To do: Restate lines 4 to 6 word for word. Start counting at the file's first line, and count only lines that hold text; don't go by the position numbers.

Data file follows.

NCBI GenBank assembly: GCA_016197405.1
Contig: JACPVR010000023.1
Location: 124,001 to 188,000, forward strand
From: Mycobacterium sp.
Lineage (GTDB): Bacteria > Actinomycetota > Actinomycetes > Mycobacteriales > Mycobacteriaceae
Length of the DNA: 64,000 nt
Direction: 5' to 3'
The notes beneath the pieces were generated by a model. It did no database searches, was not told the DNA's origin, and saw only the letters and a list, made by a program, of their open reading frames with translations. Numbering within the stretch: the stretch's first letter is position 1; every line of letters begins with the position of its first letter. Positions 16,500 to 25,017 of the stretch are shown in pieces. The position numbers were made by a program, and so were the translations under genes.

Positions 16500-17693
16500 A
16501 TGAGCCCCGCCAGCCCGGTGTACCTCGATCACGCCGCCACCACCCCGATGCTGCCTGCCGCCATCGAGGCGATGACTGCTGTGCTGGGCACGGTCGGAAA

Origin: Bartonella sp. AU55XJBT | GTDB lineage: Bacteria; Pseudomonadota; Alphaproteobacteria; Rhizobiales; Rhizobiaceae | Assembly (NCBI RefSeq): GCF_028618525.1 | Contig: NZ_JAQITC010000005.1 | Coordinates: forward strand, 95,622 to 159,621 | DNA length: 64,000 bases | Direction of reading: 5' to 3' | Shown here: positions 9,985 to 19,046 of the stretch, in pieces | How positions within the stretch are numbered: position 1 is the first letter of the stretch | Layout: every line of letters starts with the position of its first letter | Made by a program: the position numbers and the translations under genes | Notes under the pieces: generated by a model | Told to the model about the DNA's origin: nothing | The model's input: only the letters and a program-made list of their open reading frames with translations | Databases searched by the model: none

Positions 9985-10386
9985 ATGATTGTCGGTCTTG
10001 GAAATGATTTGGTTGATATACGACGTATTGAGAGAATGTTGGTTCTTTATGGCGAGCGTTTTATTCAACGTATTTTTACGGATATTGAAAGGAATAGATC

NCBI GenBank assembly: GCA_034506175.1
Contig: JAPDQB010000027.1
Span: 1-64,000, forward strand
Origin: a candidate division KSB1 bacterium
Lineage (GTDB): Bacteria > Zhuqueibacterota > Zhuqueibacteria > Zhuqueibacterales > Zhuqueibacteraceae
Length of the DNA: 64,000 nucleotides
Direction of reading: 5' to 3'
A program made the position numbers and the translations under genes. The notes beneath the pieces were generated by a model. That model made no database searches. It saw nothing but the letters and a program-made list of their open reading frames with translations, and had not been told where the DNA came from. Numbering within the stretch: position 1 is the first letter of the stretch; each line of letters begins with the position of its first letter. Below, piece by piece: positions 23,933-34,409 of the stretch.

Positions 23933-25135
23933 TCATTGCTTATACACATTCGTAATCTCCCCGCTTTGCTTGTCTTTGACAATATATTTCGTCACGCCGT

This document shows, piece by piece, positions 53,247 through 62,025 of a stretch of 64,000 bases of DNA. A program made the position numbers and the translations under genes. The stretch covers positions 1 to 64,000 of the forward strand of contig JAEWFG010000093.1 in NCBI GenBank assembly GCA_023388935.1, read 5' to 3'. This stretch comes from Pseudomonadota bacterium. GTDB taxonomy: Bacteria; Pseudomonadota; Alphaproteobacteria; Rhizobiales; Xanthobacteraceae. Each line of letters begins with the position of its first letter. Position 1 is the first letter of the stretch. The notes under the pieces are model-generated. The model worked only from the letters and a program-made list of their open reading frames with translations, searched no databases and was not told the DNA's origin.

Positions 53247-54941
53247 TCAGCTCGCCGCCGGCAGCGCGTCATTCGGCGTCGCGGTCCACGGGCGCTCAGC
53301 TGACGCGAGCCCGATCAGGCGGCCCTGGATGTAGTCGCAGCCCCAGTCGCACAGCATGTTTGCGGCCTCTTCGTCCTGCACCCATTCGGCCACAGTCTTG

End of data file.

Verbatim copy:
From: Mycobacterium sp.
Lineage (GTDB): Bacteria > Actinomycetota > Actinomycetes > Mycobacteriales > Mycobacteriaceae
Length of the DNA: 64,000 nt